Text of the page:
VP Kamala Harris in defiant Florida speech on 50th anniversary of Roe v. Wade: "How dare they?"
Tallahassee, Florida - In a direct challenge to Republicans, Vice President Kamala Harris traveled to Florida Governor Ron DeSantis' home turf on Sunday to restate the Democratic Party's commitment to restoring abortion rights for every American.
Harris intended the defiant speech in Tallahassee, where state legislators last year passed a law outlawing abortions after 15 weeks of gestation, to send an unmistakable signal that her party is not ready to give up on access to the procedure for women in red states like Florida.
"The right of every woman in every state in the country to make decisions about her own body is on the line," Harris told a crowd at the Moon, a concert venue less than two miles from the state Capitol.
Harris spoke on the 50th anniversary of Roe v. Wade, the 1973 Supreme Court ruling that protected the legal right to abortion until the high court's 6-3 conservative majority overturned it last year.
In the seven months since the court overturned Roe, the battle over abortion rights has shifted to statehouses. Republican-led states have swiftly moved to enact new restrictions on the procedure. Some have outlawed it almost entirely. Abortion rights advocates, clinics and providers are challenging abortion restrictions or bans in court in at least 14 states, according to the Kaiser Family Foundation.
"How dare they?" Harris asked the crowed, referring to the GOP's efforts.
"We will not back down," she continued. "We know this fight will not be won until we secure this right for every American."
Abortion remains key issue for many voters
In recent months, the vice president has embraced a role as the face of the Biden administration's push to preserve abortion access and women's reproductive rights. She's met with leaders from 38 states to discuss attacks on reproductive rights and convened nearly 200 state legislators from 18 states to hash out pending legislation, according to a Harris aide.
Democrats view abortion as a pivotal issue heading into 2024 after it lifted the party in key swing states and helped to blunt what some analysts expected to be a red wave in November's midterm elections.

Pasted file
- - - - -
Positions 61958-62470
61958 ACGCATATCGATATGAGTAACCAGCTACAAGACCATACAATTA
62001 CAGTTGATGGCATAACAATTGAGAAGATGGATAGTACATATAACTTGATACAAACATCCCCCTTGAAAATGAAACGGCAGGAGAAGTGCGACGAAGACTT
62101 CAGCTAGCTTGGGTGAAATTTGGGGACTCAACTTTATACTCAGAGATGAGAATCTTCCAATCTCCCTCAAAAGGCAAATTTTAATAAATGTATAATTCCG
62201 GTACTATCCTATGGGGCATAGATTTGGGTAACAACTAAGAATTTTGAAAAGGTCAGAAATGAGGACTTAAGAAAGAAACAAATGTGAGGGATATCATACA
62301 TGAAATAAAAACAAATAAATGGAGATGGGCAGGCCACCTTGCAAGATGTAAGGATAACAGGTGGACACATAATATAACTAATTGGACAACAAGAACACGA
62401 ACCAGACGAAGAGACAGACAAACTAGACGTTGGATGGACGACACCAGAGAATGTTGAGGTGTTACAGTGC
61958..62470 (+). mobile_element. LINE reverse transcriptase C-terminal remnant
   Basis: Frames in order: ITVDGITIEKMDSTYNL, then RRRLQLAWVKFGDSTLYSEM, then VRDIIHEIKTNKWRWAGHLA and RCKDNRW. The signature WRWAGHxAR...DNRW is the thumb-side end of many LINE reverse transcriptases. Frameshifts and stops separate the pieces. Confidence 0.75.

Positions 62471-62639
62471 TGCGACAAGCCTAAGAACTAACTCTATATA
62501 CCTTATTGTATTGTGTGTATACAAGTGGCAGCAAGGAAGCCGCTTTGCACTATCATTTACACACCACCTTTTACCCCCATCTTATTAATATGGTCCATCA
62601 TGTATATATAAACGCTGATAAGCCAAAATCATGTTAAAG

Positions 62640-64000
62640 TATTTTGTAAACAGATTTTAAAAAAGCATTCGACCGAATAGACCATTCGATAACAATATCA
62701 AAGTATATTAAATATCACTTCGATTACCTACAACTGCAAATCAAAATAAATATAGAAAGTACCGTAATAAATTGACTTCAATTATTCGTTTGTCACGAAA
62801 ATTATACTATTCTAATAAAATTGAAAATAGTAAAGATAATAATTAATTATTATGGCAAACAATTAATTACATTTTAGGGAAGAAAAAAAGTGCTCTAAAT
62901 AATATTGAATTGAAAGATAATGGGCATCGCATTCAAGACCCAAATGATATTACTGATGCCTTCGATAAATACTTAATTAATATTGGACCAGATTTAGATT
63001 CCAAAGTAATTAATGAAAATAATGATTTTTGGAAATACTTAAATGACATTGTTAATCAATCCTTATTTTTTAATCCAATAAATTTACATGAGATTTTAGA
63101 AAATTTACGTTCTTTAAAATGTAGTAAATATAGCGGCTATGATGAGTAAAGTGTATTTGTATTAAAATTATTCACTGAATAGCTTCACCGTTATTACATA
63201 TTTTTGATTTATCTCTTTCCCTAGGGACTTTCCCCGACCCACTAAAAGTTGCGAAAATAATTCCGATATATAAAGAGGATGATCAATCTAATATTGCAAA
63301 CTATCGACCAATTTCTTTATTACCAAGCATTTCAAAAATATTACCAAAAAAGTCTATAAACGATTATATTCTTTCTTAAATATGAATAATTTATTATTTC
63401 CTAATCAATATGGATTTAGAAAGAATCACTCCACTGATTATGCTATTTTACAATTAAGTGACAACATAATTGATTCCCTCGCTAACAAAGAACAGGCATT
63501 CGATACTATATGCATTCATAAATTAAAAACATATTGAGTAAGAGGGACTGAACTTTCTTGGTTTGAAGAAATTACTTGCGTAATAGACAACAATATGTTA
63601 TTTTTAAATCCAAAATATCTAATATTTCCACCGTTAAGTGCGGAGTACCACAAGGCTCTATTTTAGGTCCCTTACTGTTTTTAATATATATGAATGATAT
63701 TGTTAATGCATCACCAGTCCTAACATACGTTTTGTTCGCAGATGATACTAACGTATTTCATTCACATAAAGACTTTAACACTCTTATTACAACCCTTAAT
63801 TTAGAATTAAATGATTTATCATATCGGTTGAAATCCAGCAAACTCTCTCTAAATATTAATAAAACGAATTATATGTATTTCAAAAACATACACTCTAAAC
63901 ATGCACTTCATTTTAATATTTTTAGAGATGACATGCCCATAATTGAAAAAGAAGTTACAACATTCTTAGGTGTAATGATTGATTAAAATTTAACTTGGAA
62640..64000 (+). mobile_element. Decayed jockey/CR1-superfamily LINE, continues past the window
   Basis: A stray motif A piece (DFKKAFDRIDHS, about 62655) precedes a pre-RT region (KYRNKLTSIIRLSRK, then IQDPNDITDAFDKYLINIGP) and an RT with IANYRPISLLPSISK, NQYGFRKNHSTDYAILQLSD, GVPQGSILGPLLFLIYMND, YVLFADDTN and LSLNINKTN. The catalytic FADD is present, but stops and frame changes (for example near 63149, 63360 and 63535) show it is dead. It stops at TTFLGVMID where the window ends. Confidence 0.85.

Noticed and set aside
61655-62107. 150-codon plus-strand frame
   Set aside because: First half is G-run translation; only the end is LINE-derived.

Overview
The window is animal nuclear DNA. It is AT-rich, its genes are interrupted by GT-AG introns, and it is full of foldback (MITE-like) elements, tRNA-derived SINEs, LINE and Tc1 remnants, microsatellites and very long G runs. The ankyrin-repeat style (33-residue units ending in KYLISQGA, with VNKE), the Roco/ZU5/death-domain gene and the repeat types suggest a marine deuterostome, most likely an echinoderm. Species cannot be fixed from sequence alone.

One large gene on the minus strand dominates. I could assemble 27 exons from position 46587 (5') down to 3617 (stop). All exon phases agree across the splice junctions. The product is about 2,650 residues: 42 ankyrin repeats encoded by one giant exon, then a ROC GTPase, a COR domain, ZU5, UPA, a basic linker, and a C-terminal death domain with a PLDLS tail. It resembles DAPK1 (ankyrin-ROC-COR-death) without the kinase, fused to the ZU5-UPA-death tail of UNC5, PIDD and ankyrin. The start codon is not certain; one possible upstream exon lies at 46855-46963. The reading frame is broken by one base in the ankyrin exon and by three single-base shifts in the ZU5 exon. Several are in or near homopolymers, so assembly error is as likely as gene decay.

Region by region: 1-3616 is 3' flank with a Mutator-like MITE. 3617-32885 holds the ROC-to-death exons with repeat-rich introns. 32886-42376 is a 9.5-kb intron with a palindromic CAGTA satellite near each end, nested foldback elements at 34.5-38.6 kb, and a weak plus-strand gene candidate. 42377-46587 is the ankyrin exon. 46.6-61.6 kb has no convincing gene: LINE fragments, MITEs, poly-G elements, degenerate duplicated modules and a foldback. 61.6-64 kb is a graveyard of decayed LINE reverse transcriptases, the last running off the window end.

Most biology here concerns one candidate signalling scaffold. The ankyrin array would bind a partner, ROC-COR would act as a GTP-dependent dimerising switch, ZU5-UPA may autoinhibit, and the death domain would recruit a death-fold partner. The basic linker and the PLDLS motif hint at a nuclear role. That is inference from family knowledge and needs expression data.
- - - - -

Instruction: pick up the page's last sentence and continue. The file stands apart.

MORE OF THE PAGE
Midterm voters in Pennsylvania and Michigan – two battleground states – ranked abortion ahead of inflation as their top concern, according to the Pew Charitable Trusts. In five states where abortion was on the ballot, including in more conservative states such as Kentucky and Montana, voters backed abortion protections.
A survey in July found 53% of US adults said they disapproved of the high court's decision to repeal Roe, compared with 30% of respondents who approved, according to the Associated Press-NORC Center for Public Affairs Research.
Biden will sign a presidential memorandum directing some of his Cabinet members to recommend actions to protect doctors and patients who want to access abortion pills, Harris announced Sunday.
Earlier this month, the Food and Drug Administration finalized a rule allowing women to receive abortion pills by mail in states where the procedure is legal.
Legislation protecting abortion rights unlikely
In a statement on Sunday, Biden said: "Women should be able to make these deeply personal decisions free from political interference. Yet, Republicans in Congress and across the country continue to push for a national abortion ban, to criminalize doctors and nurses, and to make contraception harder to access. It's dangerous, extreme, and out of touch."
The president also issued a proclamation commemorating the 50th anniversary of Roe v. Wade, despite its repeal.
Harris repeated the administration's calls for Congress to enshrine abortion protections in federal law. But the Democratic-controlled Senate does not have the votes to pass such legislation, and House Republicans have already used their new majority to pass two anti-abortion measures.
One of the GOP bills condemns attacks on anti-abortion facilities, including crisis pregnancy centers. Another threatens up to five years in prison for doctors who refuse to medically intervene in the extremely rare cases in which a fetus survives an abortion procedure and is born alive.
Neither is likely to get a vote in the Senate.
Cover photo: REUTERS